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Believe it or not, Santos files paperwork for possible 2024 race

A few months ago, George Santos signaled his intention to step down after one term. Now, the prolific liar is starting to move in the opposite direction.


Late last year, the week before Christmas, The New York Times shined a bright light on several Rep. George Santos lies, touching off a brutal series of revelations surrounding the New York Republican. A week later, Politico reported that the freshman had privately let local GOP leaders know that he wouldn’t seek a second term, presumably to help curb the tide of resignation calls.

For party officials, that no doubt offered a ray of hope. Santos was on his way to becoming a national laughingstock, but Republicans could take some solace in the fact that they’d only have to put up with the congressman for one term.

Or so they thought at the time.

About a month ago, CNN reported that Santos had previously signaled his intention to forgo a 2024 race, but the Republican was prepared to run for re-election after all.

Today, he took another step in that direction. CNBC reported:

Embattled Republican Rep. George Santos of New York took a step Tuesday toward a possible bid for a second term in the House, where he is currently under investigation. Santos’ campaign filed a statement of candidacy for the 2024 election cycle with the Federal Election Commission, a move that could signal the freshman lawmaker’s intent to run for reelection.

It’s important to emphasize that filing the paperwork doesn’t mean that the scandal-plagued congressman will definitely run for re-election. It does, however, allow Santos to keep his options open — and to keep trying to raise funds for his political future.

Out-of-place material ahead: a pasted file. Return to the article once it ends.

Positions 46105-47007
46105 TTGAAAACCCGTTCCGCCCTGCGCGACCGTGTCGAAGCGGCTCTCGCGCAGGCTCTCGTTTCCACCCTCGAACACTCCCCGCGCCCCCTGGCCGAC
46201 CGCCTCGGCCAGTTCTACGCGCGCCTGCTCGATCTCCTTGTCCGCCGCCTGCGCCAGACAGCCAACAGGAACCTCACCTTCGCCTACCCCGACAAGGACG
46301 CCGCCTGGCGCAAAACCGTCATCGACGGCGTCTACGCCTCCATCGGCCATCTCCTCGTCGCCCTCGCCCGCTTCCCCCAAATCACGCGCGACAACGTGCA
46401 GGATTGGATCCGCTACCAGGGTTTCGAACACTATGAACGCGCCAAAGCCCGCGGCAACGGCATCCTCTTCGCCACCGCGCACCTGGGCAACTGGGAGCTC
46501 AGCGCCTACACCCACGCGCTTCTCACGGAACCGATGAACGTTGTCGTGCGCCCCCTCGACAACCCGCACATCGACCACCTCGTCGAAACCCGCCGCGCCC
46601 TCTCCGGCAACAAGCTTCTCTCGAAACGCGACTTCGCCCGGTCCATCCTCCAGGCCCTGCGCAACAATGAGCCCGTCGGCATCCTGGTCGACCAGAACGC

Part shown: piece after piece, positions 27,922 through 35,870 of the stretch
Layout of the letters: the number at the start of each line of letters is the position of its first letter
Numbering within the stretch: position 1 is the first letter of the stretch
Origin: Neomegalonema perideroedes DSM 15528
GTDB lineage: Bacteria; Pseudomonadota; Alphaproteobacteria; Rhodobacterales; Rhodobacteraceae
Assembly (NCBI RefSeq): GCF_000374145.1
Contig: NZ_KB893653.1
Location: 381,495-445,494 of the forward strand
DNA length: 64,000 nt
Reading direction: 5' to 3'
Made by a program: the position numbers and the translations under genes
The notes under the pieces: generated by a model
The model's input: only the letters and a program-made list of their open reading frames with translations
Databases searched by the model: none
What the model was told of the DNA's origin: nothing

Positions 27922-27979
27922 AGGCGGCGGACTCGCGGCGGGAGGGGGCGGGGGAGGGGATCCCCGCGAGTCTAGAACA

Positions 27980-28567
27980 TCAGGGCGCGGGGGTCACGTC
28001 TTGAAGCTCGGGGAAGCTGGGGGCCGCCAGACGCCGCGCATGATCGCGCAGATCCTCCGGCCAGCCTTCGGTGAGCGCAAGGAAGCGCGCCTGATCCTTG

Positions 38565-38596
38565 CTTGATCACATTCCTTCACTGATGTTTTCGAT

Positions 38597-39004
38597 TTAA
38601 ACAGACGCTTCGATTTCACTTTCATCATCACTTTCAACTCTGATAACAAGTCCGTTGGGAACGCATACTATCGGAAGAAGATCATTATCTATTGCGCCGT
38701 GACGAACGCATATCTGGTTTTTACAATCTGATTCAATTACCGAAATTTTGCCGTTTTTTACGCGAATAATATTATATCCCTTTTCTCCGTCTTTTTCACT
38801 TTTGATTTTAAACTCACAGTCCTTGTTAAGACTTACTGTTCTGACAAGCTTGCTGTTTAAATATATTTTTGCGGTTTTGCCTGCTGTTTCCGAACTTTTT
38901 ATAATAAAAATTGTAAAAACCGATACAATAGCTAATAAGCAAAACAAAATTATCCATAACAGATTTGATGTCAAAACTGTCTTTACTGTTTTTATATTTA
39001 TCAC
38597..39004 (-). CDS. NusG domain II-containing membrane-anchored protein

The Campaign Legal Center’s Brendan Quinn told CNBC, “It does not necessarily mean he is running — it just means his campaign committee is raising money.”

A New York Times report added a related dimension to this, noting raising money is about more than just a possible 2024 campaign: Santos will be able to spend the funds “on various campaign-related expenses, including paying back the roughly $700,000 he lent to his campaign and paying any potential legal fees connected to the inquiries that he is currently facing.”

Given the fact that Santos is now dealing with a local investigation, a state investigation, a Justice Department investigation, an international investigation, and a congressional ethics investigation, it stands to reason that his legal bills are considerable.

So what happens if he decides to run for a second term? The likelihood of him facing intraparty primary rivals is roughly 100%, and there’s no reason to assume his congressional career would clear that hurdle.

But as things stand, GOP leaders apparently aren’t rushing to show him the door, despite his record of humiliation. Just two weeks ago, House Speaker Kevin McCarthy was asked whether he’d support Santos if he sought a second term. The Republican leader said he’d “have a little difficulty doing that,” but the Californian also didn’t rule out the possibility.

Watch this space.